Role played by land agents in English history discussed at University of Leicester

Posted by uatemp13 at Jun 29, 2013 07:37 PM |
The impact of those who managed gentry’s massive estates analysed at conference on 1-2 July
Role played by land agents in English history discussed at University of Leicester

Lamport Hall in Northamptonshire hosts the conference

The role of those who once managed the huge land holdings of the English gentry—and in some cases, still do—in shaping English history is to be examined in a conference held by the University of Leicester's School of Historical Studies.

The conference, on “The Land-Agent: Past, Present and Future”, takes place on Monday 1 July and Tuesday 2 July at the grade I-listed Lamport Hall in Northamptonshire.  The event will bring together historians, geographers and modern day land agents – who will discuss the economic, social, political and cultural role of the land agent through the centuries.

The traditional land agent occupied something of a privileged position on Britain’s large estates: as well as managing and maintaining estates for the landowners, they had a great knowledge of the local community. The conference aims to look beyond the more obvious roles played by such figures, such as economic: what role did the agents really play in the local community? How did they shape the lives of people on these estates?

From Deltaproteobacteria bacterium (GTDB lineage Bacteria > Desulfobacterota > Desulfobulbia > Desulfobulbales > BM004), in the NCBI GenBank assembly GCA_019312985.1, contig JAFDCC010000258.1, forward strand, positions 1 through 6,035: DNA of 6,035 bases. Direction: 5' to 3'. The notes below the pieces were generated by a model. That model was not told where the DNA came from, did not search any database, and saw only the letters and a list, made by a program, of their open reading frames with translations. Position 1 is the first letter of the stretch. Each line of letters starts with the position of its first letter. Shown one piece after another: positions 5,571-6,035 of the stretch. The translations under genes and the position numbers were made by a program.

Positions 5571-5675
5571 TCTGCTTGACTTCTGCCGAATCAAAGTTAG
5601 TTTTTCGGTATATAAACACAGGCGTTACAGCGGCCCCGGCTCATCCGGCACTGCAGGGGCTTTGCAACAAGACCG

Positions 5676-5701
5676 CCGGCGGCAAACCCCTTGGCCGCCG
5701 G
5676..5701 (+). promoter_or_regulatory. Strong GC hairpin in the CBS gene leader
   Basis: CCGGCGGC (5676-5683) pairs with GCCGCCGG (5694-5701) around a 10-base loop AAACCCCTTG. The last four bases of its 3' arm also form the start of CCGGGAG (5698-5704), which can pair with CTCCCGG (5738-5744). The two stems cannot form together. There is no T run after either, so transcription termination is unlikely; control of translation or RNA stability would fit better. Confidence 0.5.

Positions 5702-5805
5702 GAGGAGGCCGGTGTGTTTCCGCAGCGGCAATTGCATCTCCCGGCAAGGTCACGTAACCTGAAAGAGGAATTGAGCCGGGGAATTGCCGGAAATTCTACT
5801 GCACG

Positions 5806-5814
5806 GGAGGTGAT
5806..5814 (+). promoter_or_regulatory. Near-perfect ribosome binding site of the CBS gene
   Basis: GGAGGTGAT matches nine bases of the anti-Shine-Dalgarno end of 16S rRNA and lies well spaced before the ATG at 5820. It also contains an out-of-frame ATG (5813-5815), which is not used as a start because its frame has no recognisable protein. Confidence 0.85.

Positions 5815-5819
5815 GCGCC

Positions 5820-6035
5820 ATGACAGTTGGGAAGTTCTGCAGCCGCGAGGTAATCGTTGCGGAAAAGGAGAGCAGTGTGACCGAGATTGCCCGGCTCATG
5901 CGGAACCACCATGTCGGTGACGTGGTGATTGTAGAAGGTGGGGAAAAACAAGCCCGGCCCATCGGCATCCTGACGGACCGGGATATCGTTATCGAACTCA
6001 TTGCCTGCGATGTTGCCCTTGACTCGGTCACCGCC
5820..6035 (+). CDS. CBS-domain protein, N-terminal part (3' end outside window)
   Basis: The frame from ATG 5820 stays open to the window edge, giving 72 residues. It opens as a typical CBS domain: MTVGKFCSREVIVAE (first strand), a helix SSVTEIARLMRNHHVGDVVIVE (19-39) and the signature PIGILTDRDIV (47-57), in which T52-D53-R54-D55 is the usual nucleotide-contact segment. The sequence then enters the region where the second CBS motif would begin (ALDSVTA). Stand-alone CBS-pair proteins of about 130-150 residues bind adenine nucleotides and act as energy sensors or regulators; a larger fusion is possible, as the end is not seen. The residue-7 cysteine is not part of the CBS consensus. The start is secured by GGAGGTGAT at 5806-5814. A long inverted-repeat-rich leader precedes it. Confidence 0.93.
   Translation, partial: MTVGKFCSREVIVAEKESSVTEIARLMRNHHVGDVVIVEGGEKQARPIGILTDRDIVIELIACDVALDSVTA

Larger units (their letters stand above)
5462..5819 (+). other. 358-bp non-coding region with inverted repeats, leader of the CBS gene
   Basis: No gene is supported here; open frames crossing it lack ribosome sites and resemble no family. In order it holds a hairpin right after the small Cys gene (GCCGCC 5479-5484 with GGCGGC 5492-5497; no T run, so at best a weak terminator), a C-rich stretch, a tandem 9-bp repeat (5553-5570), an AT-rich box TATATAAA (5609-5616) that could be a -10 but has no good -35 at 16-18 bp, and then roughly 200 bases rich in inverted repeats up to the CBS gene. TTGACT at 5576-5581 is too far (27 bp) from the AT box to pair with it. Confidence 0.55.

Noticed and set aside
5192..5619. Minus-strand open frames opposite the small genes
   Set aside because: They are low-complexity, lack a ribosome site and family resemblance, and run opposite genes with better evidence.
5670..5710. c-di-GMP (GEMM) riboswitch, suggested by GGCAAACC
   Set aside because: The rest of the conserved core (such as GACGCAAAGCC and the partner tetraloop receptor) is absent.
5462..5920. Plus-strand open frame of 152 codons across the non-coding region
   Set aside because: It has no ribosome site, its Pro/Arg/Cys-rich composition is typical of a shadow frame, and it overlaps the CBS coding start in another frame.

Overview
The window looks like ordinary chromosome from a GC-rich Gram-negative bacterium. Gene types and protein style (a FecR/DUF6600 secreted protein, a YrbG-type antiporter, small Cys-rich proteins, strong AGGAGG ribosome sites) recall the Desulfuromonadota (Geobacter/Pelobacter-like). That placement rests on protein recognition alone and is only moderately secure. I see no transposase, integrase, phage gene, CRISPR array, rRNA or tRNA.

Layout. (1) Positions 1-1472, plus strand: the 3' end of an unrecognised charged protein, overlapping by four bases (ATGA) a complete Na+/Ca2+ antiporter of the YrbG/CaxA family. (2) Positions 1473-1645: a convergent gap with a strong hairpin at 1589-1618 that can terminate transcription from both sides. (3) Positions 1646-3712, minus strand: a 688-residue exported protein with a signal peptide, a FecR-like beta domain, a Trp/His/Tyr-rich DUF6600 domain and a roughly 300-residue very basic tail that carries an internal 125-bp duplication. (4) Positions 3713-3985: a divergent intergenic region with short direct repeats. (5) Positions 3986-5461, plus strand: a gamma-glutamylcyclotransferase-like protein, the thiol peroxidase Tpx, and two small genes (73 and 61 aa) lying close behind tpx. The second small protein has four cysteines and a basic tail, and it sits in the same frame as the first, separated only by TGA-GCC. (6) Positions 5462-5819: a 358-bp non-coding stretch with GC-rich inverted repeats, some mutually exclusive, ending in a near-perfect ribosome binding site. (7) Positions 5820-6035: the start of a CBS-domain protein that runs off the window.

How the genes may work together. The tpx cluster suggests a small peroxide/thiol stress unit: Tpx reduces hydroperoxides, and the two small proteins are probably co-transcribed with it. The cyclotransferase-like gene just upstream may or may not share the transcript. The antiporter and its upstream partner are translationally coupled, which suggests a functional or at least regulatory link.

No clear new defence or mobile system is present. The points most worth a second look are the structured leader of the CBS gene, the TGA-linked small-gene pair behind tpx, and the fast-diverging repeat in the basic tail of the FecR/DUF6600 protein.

The first day will focus on the historical dimensions of the role, while day two will focus on the current and future role of the land agent, exploring the economic, technological, environmental, organisation and jurisdictional challenges of estate management in the modern era.

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